Finally a Rhino Fan

150414 Rhino3DIt’s been a long time coming but I’ve finally committed to Rhino and bought a license. I’ve been on the fence for a while now as I know how great it can be for some really complex lattice structures and freeform modelling, but I just know Solidworks so well I like to think I can design anything I want in there anyway (as with my 3D printed bike). What tipped me over the edge is finding out that there is a plugin for Rhino called Firefly that can be used to directly control my new Arduino, along with a host of other controllers. Now that’s cool! I’ve been researching ways to move between Arduino and CAD models for a little while now as part of my PhD, and this has got me really excited.

The images above show one of my simple giveaway designs for a phone amplifier available on Thingiverse for FREE (read the post here which includes a video showing it in action). Originally modeled in Solidworks, I thought it would be a good challenge to put it into Rhino and make sure it’s a Solid Model ready to 3D print. It’s a slightly different way of thinking, but it’s quite easy to pickup. I miss the parametric capabilities of Solidworks, but can definitely see some fun ahead with Paneling tools and Grasshopper. Even generating a simple wireframe style model is very quick in Rhino, as in the third image.

Besides, I can always adopt a hybrid process and jump between both Solidworks and Rhino can’t I?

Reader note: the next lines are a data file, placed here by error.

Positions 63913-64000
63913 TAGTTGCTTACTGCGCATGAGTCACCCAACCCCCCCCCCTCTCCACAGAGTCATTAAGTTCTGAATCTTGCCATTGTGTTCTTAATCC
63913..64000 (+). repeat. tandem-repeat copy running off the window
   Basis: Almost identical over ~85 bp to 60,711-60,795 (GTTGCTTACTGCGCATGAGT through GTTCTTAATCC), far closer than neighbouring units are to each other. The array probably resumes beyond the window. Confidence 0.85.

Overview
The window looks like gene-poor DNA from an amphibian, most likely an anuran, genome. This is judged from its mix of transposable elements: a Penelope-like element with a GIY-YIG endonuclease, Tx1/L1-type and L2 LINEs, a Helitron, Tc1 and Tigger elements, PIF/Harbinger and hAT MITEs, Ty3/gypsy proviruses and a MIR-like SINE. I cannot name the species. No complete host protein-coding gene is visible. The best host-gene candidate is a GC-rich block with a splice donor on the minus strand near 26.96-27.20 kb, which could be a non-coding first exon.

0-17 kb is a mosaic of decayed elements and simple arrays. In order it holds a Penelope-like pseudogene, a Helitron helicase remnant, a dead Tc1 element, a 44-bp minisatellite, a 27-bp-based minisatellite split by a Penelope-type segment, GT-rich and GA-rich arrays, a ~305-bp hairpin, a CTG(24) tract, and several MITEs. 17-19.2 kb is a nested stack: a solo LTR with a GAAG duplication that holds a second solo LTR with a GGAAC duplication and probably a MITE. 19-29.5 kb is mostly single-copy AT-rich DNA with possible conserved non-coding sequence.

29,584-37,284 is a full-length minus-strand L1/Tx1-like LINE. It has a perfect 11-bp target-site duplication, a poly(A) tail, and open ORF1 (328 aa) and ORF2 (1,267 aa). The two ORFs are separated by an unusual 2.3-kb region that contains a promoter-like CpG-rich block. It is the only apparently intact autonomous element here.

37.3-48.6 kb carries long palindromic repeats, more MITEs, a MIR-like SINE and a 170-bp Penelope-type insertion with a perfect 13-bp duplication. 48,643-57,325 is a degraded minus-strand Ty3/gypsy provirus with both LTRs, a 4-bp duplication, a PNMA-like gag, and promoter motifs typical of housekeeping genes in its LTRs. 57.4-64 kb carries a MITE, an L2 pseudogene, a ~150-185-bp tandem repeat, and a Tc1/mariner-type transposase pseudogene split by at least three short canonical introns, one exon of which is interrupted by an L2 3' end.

– Posted by James Novak

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4 thoughts on “Finally a Rhino Fan

  1. Pingback: Grasshopper OMG! | edditive blog

  2. I’m considering buying a CAD package to improve my design capabilities; do you think this one would be good to use over Solidworks?

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    • Wow good question @mr3dprint… I’ve only really just started using Rhino but can already see how powerful it is. I will always be a Solidworks fan, but when you start to talk about money there is a significant difference between both programs. Rhino comes in at about AUS$1000, while Solidworks I believe is somewhere around AUS$7000 and then AUS$3000 per year to maintain the subscription. The other thing to consider is the type of projects you plan to be working on. Like anything there is always pro’s and con’s to each, I’d definitely do my homework before making any financial commitments to either.

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  3. Thanks a lot for the advice. I’m really only looking at taking a step up from using things like Sketchup and some of the autodesk tools so certainly the price comparison will play a big part! I’ll keep doing my homework but seeing what you’re doing already with Rhino is definitely swinging my vote (or wallet!) that way πŸ™‚

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